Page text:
This step involves creating and applying a detailed testing plan, which will measure user acceptance and help you determine if the ERP system fits your needs out-of-the-box or if modifications should be made. You should also employ your IT resources here, validating whether the new software is working as expected and making sure that all company data (migrated into the system in Step 4) is complete and as accurate as it was in your previous software.

Step 7: Go Live

When you are ready to roll out the implementation of the ERP system across your company, it’s time to choose which approach best suits your context. There are three main options.

  • Big Bang: The new ERP system is activated and used exclusively going forward.
  • Phased: The new ERP system is activated in phases to minimize disruptions in operations.
  • Parallel: Both the legacy system and the new ERP system run at the same time.

Step 8: Ongoing Improvements and Feedback

The ERP implementation process doesn’t end at Go Live. From there, as your employees use the software and as your business evolves over time, you’ll gather user feedback and make ongoing improvements and adjustments to the system. This is why it is very important to choose an ERP solution that is able to scale with you, according to your fluctuating needs.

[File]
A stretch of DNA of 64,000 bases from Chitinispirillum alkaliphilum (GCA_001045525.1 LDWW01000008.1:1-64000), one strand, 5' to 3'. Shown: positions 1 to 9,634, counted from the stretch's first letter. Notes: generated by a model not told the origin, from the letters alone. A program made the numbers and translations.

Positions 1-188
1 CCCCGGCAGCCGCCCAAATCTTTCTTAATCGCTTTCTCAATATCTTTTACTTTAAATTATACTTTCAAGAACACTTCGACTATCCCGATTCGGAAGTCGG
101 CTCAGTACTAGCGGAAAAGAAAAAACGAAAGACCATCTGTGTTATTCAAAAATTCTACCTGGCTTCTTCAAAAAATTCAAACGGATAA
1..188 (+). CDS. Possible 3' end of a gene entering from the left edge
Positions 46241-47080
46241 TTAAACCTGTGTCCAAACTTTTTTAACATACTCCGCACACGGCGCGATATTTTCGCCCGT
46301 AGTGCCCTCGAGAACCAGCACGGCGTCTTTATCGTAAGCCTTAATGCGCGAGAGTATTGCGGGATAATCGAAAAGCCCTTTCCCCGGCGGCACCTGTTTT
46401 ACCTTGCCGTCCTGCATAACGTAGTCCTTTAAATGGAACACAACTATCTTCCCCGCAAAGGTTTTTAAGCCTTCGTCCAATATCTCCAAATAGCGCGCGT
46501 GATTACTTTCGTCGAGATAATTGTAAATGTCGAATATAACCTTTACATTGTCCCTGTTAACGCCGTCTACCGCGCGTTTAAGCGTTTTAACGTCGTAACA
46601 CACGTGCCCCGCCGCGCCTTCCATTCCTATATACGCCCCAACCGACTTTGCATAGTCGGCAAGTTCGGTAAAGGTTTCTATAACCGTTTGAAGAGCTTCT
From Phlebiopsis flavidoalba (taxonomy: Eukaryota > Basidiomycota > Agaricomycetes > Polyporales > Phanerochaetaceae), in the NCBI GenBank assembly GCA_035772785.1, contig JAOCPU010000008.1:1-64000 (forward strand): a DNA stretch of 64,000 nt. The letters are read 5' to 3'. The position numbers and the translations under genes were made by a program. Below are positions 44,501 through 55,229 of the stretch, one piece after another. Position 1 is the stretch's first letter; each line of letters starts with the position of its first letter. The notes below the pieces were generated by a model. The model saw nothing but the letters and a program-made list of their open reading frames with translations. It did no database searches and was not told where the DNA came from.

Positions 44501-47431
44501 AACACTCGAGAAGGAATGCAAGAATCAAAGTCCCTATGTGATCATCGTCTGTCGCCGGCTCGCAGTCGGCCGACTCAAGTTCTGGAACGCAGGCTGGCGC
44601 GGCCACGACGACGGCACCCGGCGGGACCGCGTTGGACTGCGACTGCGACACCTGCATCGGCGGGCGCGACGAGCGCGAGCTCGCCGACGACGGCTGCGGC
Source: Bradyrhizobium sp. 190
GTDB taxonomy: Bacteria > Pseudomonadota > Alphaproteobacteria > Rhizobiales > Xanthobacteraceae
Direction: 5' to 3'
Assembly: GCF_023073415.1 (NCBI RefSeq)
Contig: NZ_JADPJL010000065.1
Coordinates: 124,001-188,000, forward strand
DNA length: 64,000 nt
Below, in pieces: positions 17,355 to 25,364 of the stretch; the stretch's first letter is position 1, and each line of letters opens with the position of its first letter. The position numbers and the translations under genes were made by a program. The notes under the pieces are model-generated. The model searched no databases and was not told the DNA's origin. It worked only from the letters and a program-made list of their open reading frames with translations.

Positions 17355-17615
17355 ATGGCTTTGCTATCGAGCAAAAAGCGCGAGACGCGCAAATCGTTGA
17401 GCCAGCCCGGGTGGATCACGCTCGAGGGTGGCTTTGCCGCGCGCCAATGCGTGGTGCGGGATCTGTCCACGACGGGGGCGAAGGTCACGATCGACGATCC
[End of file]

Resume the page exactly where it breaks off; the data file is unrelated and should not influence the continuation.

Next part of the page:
ERP Implementation Best Practices: Project Management

ERP implementation processes should concentrate on project management as the key to success. In her book on the subject, Adrienne Watt defines project management as “the application of knowledge, skills, tools, and techniques” to manage activities and meet project objectives. Project management is all about comparing the progress made against the original plan and thereby updating the plan. This is where your ERP implementation team comes in—to guide the project from beginning to end.

As I mentioned above, each member of the ERP implementation team will be given a specific role. Among others, those roles include:

  • An Executive Sponsor, who will oversee the project in a part-time capacity. The Executive Sponsor (sometimes called the Champion) outlines the expectations for the ERP implementation and determines what resources are needed to make the project a success. This person should also be available to help answer the inevitable questions or alleviate possible concerns that may arise during the implementation.
  • A Project Leader, who is knowledgeable about your business, has previous management experience, and can communicate clearly. The Project Leader represents the team and the project to upper management and is responsible for achieving the implementation objectives.

The remaining Team Members will be assigned their detailed tasks and responsibilities (e.g., Technical Lead, Subject Matter Experts) during the planning process. The Team Members should be chosen based on their levels of expertise and knowledge relating to the task.